Picture this: Hedge Fund Manager X dresses up in his spiffiest suit, endures the ministrations of production assistants and makeup artists and stands before Bloomberg Television cameras to talk about his recent performance and pontificate on his favorite on markets and industries. A few minutes later, a news article contextualizing his remarks flashes across terminal screens, and a few minutes after that, the same news story hits the web, where the rabid lust for any tidbit with said money manager’s name attached gives birth to dozens of blog posts and hundreds of tweets. Maybe the market moves, maybe it doesn’t, maybe the thesis will prove correct.
Forget about those consequences for a moment. Instead picture Hedge Fund Manager Y, sitting at a souped-up trading desk, registering his rival’s publicity hit in some darkened recess of his reptile brain: Isn’t my track record longer than Manager X? he asks himself. Aren’t my ideas better, my assets under management more robust, not to mention I have spiffier suits and a stronger jaw. And then he picks up the phone and calls his publicist, who calls Bloomberg.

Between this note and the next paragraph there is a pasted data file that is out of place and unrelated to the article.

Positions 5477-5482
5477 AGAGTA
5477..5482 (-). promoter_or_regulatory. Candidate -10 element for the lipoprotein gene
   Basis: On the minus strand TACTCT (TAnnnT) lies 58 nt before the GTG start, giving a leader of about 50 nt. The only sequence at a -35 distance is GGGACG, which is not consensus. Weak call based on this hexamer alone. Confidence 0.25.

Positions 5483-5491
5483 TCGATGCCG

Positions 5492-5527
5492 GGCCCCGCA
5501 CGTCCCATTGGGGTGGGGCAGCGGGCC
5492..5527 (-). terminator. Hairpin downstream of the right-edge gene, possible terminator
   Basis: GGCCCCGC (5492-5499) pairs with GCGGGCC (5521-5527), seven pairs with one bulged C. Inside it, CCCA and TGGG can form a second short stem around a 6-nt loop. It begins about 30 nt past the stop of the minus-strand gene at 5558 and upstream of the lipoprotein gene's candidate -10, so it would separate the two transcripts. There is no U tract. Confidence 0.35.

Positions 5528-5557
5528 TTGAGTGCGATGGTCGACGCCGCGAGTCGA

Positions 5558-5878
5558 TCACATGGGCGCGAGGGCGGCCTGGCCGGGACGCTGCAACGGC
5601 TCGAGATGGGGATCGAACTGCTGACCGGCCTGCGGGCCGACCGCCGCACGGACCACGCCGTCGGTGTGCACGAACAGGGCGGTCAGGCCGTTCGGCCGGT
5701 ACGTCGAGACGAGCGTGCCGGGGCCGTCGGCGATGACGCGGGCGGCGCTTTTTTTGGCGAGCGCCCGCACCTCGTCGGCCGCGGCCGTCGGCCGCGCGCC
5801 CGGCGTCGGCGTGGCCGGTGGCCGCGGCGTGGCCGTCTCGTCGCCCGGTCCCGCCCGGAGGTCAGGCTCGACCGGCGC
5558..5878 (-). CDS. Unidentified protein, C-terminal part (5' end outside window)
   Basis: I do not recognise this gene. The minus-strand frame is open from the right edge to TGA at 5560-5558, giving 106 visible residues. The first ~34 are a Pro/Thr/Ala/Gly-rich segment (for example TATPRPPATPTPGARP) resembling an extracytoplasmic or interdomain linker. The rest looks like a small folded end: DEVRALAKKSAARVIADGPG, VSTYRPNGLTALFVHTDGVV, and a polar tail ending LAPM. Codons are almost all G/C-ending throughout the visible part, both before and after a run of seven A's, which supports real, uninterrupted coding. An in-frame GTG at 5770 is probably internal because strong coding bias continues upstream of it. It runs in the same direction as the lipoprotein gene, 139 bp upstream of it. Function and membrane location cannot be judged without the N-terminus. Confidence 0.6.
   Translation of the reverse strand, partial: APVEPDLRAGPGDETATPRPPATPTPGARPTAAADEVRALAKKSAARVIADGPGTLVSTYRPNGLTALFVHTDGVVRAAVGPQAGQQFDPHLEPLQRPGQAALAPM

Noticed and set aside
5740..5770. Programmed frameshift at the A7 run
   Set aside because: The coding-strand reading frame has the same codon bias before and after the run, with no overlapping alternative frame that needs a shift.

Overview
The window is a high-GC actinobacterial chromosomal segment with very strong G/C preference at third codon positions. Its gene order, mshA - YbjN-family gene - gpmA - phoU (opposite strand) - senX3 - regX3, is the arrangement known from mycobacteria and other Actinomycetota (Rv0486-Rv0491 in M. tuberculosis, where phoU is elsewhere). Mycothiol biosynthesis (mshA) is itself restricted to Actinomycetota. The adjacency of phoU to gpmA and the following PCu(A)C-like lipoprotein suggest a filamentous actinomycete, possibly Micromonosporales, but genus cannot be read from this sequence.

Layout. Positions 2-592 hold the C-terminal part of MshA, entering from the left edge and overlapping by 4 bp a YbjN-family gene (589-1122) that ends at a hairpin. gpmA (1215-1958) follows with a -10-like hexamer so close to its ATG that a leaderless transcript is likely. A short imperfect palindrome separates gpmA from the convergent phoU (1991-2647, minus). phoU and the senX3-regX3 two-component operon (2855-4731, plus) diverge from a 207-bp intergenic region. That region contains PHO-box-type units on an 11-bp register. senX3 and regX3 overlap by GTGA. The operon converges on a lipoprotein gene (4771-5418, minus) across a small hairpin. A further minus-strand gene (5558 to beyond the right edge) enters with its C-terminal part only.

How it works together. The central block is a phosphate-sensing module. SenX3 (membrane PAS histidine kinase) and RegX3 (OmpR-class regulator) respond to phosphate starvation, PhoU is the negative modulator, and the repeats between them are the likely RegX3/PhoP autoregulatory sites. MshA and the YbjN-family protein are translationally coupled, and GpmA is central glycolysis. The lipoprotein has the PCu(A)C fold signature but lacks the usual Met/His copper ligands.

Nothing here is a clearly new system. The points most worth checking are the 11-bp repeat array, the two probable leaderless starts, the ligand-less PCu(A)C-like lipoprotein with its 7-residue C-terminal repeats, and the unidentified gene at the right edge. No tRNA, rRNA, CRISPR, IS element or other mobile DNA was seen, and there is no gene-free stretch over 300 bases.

Believe us, it’s coming: Once-reclusive hedge fund managers are going to start going on the record with the press. Read More